The Lilac is a shrub that you will surely wish to see well represented on your grounds. As suggested in Chapter IV (Laying Out The Garden) (Laying Out The Garden), much better effect can be had with old specimens, which you should be able to procure from some ancient farmhouse in your neighbourhood. You should have a White Lilac in the flower garden, for it will live to a good old age and grow more picturesque every year. Lilacs look well near the house - in front of it, if it is possible to put them there, at either side of the porch. One never tires of them in the latter place; they seem really a part of the house. They may be planted to overhang the garden hedge or to border a walk, or for an untrimmed hedge behind an old wall, or on top of a bank. Planted thickly along the party line they make a good screen, and are less stiff and formal than a fence and more useful to your neighbour. You really cannot have too many of them, as they contribute more to the atmosphere of home than any other shrub. Old bushes can be moved by the "hired man" under your direction; but if you get them from a nursery confine your choice to the old varieties. I have moved Lilacs when in flower, and they have gone on blooming just as if they were used to a carriage-drive every day.
The white flowering native Dogwood (Cornus Florida) is found in the woods where it comes into bloom when the leaves of the surrounding trees are just bursting from the buds, and the effect is as if the flowers had been floating through the forest and were caught on the outstretched branches of the other trees. It is much better used in this way, or on the edge of a wood or grove, as it needs the delicate green to set off its white stars; it is not half as attractive or interesting when planted by itself on the lawn. This tree may be transplanted from the woods, but good specimens are generally to be found in the nursery, and are surer to succeed.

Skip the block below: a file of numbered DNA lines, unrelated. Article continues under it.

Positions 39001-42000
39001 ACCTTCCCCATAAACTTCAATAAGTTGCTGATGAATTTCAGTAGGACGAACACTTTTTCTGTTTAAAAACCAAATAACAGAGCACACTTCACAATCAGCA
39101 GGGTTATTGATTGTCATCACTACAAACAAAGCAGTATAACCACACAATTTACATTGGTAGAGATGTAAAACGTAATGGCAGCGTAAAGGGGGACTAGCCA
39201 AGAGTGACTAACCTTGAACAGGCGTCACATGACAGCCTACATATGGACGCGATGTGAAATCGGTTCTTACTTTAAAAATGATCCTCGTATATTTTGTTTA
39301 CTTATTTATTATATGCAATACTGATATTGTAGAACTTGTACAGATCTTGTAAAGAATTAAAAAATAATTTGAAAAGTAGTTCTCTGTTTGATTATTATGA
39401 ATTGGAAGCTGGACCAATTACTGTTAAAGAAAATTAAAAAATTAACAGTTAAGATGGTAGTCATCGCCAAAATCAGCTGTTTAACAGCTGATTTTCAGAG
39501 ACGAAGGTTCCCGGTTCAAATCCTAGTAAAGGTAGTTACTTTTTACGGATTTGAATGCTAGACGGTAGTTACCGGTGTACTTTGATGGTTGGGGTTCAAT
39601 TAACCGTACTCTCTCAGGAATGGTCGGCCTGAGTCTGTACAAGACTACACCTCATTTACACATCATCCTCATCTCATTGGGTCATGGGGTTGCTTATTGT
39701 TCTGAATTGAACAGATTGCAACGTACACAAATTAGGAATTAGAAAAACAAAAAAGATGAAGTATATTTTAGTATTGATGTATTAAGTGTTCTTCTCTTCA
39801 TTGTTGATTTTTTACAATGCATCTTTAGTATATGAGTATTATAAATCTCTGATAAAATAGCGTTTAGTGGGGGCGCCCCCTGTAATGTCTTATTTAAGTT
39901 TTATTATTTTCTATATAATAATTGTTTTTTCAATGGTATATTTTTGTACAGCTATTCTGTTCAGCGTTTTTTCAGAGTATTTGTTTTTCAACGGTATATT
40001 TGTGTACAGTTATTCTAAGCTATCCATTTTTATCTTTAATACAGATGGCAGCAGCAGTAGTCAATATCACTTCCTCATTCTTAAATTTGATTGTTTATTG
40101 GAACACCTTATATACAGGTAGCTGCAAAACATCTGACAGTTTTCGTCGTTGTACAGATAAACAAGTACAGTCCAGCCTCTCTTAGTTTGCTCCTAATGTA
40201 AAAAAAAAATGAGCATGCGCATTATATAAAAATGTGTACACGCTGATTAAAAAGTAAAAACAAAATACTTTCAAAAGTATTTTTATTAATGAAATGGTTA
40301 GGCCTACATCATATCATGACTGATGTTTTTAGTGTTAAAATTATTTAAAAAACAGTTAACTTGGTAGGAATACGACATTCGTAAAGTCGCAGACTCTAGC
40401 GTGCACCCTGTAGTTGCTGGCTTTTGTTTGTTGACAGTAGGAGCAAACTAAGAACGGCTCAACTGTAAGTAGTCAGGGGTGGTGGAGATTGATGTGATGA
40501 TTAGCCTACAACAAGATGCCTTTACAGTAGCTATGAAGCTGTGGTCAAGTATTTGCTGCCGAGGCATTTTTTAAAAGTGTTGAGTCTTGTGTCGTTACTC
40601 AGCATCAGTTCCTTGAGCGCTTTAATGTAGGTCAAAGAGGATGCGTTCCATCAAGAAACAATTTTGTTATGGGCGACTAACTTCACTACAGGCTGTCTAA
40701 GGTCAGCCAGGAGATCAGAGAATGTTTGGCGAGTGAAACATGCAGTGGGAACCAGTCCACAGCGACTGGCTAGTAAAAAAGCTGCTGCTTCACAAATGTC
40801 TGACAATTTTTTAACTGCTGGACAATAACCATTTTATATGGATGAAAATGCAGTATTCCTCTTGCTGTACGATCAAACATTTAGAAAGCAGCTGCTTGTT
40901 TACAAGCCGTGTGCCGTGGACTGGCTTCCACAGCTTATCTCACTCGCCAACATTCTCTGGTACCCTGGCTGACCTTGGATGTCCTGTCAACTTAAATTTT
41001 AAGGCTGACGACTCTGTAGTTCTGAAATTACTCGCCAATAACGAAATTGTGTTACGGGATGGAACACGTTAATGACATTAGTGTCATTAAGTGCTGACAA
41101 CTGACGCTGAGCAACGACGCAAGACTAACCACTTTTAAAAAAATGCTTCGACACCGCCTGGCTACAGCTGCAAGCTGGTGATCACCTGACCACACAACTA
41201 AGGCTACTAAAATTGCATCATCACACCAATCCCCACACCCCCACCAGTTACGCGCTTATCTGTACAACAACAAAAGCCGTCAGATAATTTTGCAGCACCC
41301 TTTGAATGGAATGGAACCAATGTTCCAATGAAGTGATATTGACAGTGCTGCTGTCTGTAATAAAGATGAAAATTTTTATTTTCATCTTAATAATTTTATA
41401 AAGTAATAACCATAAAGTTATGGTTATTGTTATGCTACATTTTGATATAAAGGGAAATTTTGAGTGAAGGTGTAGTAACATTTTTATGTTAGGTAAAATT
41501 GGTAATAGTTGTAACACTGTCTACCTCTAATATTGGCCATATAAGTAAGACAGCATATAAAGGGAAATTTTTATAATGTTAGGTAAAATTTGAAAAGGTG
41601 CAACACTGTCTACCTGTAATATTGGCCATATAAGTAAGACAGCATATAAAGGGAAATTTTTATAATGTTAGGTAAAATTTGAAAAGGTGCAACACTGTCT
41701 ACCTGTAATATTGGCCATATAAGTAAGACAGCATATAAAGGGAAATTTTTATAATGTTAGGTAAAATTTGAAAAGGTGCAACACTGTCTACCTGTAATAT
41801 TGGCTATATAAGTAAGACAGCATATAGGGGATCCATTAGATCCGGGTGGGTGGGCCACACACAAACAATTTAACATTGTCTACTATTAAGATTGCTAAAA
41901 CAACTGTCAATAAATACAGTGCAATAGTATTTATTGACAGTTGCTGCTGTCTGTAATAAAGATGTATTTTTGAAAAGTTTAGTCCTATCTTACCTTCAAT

Viburnum Plicatum, or Snowball, has better qualities and is more substantial and attractive than the Weigelia. One or two specimens should be used along the paths or driveway.
Hibiscus Syriacus, or Althea, is a shrub that you will find in the old yards, very often grown into a large tree that every August becomes laden down with its Hollyhock-like flowers. The oldest colours were white and rose-pink, and a rather unattractive purple which one can do without very well, although it is quite quaint in its homeliness. These shrubs were plentifully planted near the house, or as screens along paths, and as they grow old they have a habit of bending over so that they present a venerable appearance. Althea is necessary for old-fashioned "colour" in the yard, and is also desirable to plant because of its strength and vigour.
Deutzia Crenata bears a white flower in June and grows into a large shrub of graceful habit. It should be planted against a background of trees or hedges, on the outskirts of the lawn, with some low-growing plant at its base, such as German Iris, for the lower parts of the branches are bare.
Hypericum Prolificum is a little yellow-flowering shrub that grows well and blooms in the shade. It is useful along wooded paths where a little colour is needed in Summertime and is so hard to procure.